Pannerone Lodigiano (Week 13)

Pannerone Lodigiano
“You don’t want this cheese, trust me.”

Cheese: Pannerone Lodigiano

Producer: Caseificio Carena

Where: Casella Lurani, Lodi Region, Italy

Just about 20 miles from Milan is a small town called Caselle Lurani and in that town is an easy to miss creamery that turns out this cheese, among others, that is actually on an endangered species list of sorts. Pannerone, a cheese made from afternoon cow’s milk (2% more milkfat, apparently, than the morning take) has a few things that make it unique, and give it an acquired taste which may be why it is not nearly as widespread as it once was. In fact, the creamery run by the Carena family is the only producer left. Pannerone’s (comes from panéra, which means cream) unique qualities come from an unusual production process; the whey is allowed to run off naturally, there is no pressing involved at all and that makes for a soft cheese. Then, it sits for four or five days at 28-32 degrees until all the whey has drained. No salt is added to the cheese, so the bacteria that are at work here are solely responsible for the flavor. The cheeses look impressive in the cheese counter, which is how I happened upon it: a cylinder is about 8 inches high and a foot in diameter. It has lots of little holes and a nice pale ivory color.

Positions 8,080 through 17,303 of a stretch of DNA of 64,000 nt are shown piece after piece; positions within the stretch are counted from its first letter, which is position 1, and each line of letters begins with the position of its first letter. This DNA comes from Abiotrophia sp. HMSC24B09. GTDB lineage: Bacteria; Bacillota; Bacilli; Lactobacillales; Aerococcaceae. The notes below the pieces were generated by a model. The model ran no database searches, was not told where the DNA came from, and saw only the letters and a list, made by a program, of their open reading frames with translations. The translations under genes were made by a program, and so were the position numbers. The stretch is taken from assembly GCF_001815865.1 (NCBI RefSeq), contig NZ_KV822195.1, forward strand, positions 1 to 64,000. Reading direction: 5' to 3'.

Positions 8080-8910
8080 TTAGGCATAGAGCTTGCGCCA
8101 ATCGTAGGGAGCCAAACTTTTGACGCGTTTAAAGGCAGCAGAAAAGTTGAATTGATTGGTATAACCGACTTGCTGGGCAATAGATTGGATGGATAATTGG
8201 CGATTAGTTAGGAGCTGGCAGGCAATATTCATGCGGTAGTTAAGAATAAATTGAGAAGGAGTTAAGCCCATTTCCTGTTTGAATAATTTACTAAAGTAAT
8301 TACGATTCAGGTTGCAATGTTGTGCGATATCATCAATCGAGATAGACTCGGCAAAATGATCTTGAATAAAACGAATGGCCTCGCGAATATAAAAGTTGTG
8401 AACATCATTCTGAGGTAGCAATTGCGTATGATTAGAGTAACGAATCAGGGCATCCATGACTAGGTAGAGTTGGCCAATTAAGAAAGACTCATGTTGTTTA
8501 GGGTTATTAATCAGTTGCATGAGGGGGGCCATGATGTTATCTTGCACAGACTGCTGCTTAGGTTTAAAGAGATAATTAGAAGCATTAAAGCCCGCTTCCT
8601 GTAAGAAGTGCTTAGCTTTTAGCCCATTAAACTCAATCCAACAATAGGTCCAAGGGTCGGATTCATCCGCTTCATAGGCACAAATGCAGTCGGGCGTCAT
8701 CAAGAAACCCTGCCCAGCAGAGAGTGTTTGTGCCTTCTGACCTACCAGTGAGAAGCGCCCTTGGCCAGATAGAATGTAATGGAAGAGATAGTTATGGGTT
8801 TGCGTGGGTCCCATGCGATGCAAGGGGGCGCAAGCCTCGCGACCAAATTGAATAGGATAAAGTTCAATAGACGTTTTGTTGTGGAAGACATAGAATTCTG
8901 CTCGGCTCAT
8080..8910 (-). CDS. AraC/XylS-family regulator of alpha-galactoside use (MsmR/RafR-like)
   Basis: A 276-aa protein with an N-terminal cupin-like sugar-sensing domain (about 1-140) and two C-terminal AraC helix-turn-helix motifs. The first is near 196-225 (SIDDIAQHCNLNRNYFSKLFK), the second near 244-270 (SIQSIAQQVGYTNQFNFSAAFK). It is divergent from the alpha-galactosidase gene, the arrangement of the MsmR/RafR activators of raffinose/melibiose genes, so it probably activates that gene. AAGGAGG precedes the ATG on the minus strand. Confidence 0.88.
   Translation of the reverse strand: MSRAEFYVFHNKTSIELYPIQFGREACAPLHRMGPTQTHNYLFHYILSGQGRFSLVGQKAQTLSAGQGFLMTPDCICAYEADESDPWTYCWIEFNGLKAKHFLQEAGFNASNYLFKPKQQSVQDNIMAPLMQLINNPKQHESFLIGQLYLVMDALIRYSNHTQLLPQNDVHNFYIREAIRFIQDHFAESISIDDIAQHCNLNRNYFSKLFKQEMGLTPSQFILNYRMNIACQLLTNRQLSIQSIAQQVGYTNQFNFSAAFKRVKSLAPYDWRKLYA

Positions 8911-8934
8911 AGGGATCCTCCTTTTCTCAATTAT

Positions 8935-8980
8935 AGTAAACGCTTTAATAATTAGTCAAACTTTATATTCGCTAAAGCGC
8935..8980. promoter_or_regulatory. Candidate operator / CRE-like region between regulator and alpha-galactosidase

My next challenge was to get a piece, after I identified what I wanted. That went through the point-and-use-exaggerated-facial-expressions method, because even if Venice is inundated with visitors from abroad, a lot of merchants do not speak anything but Italian, and my Italian is non-existent. It was clear what the message directly aimed at me was to convey: ‘no, this is not what you want.’

‘But it most certainly is!’ said my English words and my facial expressions and my body language. The gentleman I spoke to decided to bring in the big guns, the owner of the shop, who reiterated: ‘bee-ter!’. I was certainly not going to like it. After this final attempt to dissuade me, I just had to have it, and the experience of finally sinking my teeth into it was rewarding: not that it would make it to the top of my list, but my buying the cheese over some local objection and then reading up on it made the tasting feel like the end of a journey.

Pannerone II